If you have a large canine in your life, there’s no denying that food plays such an essential role in its wellbeing. Just like humans, your furry companion will get everything its body needs by eating raw food. This will give your canine friend a better quality of life and the possibility of living longer.
We’ll take you through some steps to help guide you in the right direction when it comes to raw feeding guide for large dogs.
Making the switch
Switching your pup to a natural diet couldn’t be simpler. If you’re anxious that raw feeding will be risky, difficult, time-consuming or costly, you couldn’t be more wrong!
Rest assured that this diet is 100% safe for your dog. Putting your canine on a natural diet regime is certainly much better than feeding it processed foods which cause diseases and decrease life expectancy. And unless your pet has certain issues such as a compromised immune system, or has recently had bowel surgery, there’s no reason why shouldn’t go ahead with a straight switch.
Your dog will naturally feel great and thrive on a raw diet.
The simple three-step feeding plan
The feeding plan is straightforward, simple and rests on three natural ingredients which are:
- Raw meat
- Raw vegetable
- Raw bone
You can follow this simple plan when starting your 100% natural diet plan for your large dog:
- Use minced or diced meats like beef, chicken, lamb, pork. A great option for grass-fed meat that is non-GMO and ethically raised can be found at sevensons.net.
- Grate or process some raw vegetables into the dish (ensure that potatoes are fully cooked so that your pup can easily chew and digest!)
- Give your canine a meaty bone every day or two.
The great thing about this is that you can vary the types of meat and vegetables you would like to use and away you go! A simple yet healthy bowl for your dog will be perfect to kick-starting their natural diet plan.
Essential raw ingredients for your dog
Here’s a list of all the various essential foods you should feed your dog when taking the raw and natural approach:
- Lean muscle meat. Chicken, beef, lamb, venison, rabbit, turkey and pork – these can be minced or diced.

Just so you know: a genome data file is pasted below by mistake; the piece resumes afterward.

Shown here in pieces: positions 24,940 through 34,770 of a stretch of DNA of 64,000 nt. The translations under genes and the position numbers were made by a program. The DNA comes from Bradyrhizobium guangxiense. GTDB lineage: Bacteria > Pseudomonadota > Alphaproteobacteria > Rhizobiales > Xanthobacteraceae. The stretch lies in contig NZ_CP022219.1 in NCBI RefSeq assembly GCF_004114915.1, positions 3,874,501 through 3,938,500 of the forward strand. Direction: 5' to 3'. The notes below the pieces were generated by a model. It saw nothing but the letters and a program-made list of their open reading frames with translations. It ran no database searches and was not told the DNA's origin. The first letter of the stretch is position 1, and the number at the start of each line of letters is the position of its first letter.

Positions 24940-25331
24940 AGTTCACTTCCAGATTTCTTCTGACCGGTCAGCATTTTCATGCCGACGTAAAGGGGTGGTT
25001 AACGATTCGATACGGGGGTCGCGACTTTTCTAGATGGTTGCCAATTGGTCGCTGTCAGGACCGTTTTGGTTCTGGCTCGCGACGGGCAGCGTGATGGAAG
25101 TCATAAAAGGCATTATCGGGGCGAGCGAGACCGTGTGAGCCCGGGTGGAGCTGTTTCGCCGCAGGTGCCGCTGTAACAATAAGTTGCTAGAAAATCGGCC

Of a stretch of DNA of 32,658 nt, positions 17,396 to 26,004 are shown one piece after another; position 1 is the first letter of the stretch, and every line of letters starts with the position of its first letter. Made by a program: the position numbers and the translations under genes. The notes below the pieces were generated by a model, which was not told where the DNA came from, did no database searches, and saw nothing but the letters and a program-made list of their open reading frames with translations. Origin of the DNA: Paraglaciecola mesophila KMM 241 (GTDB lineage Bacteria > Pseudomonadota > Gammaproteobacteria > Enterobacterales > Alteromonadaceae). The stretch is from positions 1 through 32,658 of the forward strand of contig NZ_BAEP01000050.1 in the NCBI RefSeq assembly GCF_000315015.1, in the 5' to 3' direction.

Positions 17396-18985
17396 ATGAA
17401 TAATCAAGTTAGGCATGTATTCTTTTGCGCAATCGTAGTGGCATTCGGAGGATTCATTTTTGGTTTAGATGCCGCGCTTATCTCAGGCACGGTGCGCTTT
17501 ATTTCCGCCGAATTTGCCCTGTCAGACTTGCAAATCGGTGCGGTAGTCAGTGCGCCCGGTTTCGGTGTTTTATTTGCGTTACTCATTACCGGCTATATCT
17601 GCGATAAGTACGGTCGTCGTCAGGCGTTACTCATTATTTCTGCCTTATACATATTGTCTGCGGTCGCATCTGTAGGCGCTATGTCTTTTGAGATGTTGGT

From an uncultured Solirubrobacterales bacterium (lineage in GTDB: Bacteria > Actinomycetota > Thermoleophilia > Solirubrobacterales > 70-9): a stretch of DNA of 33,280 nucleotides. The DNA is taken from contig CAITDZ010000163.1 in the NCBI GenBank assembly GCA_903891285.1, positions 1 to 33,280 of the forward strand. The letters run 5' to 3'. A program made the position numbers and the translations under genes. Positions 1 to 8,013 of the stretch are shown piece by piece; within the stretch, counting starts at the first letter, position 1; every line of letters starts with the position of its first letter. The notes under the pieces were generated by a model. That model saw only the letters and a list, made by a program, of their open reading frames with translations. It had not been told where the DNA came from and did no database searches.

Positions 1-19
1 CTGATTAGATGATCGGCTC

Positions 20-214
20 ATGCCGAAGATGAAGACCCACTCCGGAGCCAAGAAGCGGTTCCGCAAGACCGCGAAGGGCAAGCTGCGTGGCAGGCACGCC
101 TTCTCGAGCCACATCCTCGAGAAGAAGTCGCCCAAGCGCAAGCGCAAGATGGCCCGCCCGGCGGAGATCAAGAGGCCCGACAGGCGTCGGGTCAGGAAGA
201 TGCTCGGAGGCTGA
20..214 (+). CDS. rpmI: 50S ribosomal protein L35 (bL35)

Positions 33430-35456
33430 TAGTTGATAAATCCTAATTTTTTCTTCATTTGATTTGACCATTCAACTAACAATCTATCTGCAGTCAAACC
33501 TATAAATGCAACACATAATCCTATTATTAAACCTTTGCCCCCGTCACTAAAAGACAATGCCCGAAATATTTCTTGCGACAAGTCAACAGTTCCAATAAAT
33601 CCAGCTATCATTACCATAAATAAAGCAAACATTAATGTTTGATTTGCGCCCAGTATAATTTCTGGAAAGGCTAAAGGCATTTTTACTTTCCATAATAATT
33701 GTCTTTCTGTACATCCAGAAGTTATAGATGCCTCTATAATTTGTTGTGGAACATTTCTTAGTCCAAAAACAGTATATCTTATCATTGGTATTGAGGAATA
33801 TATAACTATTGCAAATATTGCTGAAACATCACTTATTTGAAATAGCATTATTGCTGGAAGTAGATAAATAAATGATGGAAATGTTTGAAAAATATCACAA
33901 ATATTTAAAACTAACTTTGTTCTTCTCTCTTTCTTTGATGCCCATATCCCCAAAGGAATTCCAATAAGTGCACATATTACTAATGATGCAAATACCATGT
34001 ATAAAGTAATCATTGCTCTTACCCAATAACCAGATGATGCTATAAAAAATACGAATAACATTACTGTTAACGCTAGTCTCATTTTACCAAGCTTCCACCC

- Internal organs. This includes heart, lung and liver. Ensure that liver makes up no more than 10% of your canine’s total diet.
- Bones. Ideally raw, meaty bones should be incorporated into the diet plan, including chicken or turkey carcasses.
- Leafy vegetables. Include spinach, broccoli, winter greens and cauliflower which are packed full of vitamins.
- Root vegetables. Look to adding carrots, parsnips, swede and turnips for nourishing vegetables.
- Oil. Oils are essential to growth and development so add some cod liver, safflower, hemp, flaxseed or sunflower oil in their bowl.
Extra nourishing foods
The following foods add extra benefits to your dog’s health and wellbeing and can be included alongside the essential ingredients as listed above. These include:
- Fish. All types of fish are beneficial particularly fatty fish like salmon, herring, sardine and pilchards. If you don’t have access to fresh fish, then using canned fish works well too.
- Dairy. Implement cheese, goat’s milk, probiotic yogurt, goat’s milk and small amounts of cottage cheese
- Eggs. An egg two or three times a week is an excellent source of protein, vitamins and omegas.
- Fresh fruit. Just be careful of high sugar content in dried fruit. Avoid grapes as they are highly toxic and avocados can cause gastrointestinal problems.
When it comes to giving your large dog oil, you may want to add a tablespoon into its diet.
How to Serve Proportions
You can variate the proportions accordingly, but if you’re struggling or worried that your dog isn’t getting the best out of the natural diet, aim to give 2/3 meat and 1/3 vegetable.
There is no fixed rule on how much food you should feed your dog, but for a dog weighing over 10kg give them roughly 2% of their body weight in food on a daily basis. Here is an outline on how much you should give your dog according to their weight:
For pups under 11kg in weight you should aim to give the following:
- 1–2kg: 10% of bodyweight
- 3–4kg: 7% of bodyweight
- 5–8kg: 5% of bodyweight
- 9–10kg: 3% of bodyweight
- 11kg+: 2% of bodyweight